November 2008 sees the 90th anniversary of the end of the Great War, 'the war to end all wars' that still haunts and fascinates in equal measure. Richard van Emden's new book tells that story as never before through the words and pictures of the men who were there. The Soldier's War includes incredible never-published-before letters and photographs to reveal the true stories of a lost generation.
The Soldier's War traces the war chronologically, taking stories from each year of the fighting and following the British Tommy through devastating battles and trench warfare to the armistice in 1918. The book also reflects on other lesser-known and more personal aspects of the war, such as the work of stretcher-bearers, army chaplains, and burial parties.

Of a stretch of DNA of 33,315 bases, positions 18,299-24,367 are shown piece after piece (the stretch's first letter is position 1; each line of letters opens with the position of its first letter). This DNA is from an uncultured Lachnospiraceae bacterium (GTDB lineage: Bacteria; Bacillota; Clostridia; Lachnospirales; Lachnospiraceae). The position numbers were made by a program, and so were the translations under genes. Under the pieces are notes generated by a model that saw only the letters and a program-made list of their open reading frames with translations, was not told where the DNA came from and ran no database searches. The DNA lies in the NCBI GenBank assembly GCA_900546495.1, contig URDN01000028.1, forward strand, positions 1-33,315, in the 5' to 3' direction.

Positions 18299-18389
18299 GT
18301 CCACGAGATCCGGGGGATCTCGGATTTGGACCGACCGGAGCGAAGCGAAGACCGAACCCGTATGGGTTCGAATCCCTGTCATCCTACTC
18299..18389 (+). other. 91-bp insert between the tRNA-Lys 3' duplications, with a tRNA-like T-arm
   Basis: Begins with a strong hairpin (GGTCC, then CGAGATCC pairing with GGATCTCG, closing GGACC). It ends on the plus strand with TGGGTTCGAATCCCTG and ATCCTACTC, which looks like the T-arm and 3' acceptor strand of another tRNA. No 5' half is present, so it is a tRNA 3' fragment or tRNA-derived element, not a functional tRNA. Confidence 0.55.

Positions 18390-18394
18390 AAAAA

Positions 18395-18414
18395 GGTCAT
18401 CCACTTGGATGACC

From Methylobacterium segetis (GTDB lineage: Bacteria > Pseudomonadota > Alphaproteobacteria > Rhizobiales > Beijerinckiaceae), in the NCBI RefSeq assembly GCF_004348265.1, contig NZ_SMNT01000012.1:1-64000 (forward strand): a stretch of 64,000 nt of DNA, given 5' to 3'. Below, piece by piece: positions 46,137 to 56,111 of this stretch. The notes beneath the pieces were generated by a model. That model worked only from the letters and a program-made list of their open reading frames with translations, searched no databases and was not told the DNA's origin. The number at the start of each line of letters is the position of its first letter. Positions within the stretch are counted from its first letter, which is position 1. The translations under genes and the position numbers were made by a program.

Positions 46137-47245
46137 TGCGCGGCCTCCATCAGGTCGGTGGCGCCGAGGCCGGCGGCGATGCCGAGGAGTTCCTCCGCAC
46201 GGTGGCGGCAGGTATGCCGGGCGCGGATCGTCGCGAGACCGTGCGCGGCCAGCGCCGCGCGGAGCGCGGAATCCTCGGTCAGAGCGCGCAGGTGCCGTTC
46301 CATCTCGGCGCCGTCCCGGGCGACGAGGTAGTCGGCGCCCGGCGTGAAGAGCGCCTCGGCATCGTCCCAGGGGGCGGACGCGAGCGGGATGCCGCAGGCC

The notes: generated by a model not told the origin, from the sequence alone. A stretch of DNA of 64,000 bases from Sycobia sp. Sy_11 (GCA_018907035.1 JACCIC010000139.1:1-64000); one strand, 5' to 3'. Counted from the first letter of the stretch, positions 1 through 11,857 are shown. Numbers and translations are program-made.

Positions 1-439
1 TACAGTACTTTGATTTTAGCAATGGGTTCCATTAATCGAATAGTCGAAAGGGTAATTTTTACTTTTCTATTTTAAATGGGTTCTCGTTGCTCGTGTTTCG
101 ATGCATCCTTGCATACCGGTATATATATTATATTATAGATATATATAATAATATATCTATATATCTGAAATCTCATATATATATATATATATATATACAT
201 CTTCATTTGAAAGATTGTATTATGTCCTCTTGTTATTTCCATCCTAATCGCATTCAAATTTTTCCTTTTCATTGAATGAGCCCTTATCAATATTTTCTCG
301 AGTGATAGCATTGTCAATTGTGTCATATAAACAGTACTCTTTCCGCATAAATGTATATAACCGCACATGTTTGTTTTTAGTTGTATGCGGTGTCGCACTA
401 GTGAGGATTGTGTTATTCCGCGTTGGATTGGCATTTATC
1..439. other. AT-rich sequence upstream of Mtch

Each chapter will begin with an exploration of the soldiers' post-war attitudes to an emotive and controversial aspects of the conflict. What were their attitudes towards the enemy? What did the troops at the front line really think about their generals? Did they remember their time in the war with any fondness?
Central to The Soldier's War are the original and as-yet-unseen photographs that punctuate the narrative. Many soldiers carried lightweight VPK cameras (Vest Pocket Kodaks) and used them (illegally) to photograph the war as it unfolded. Between seventy-five and a hundred remarkable images will for the first time show trench-warfare as it really happened.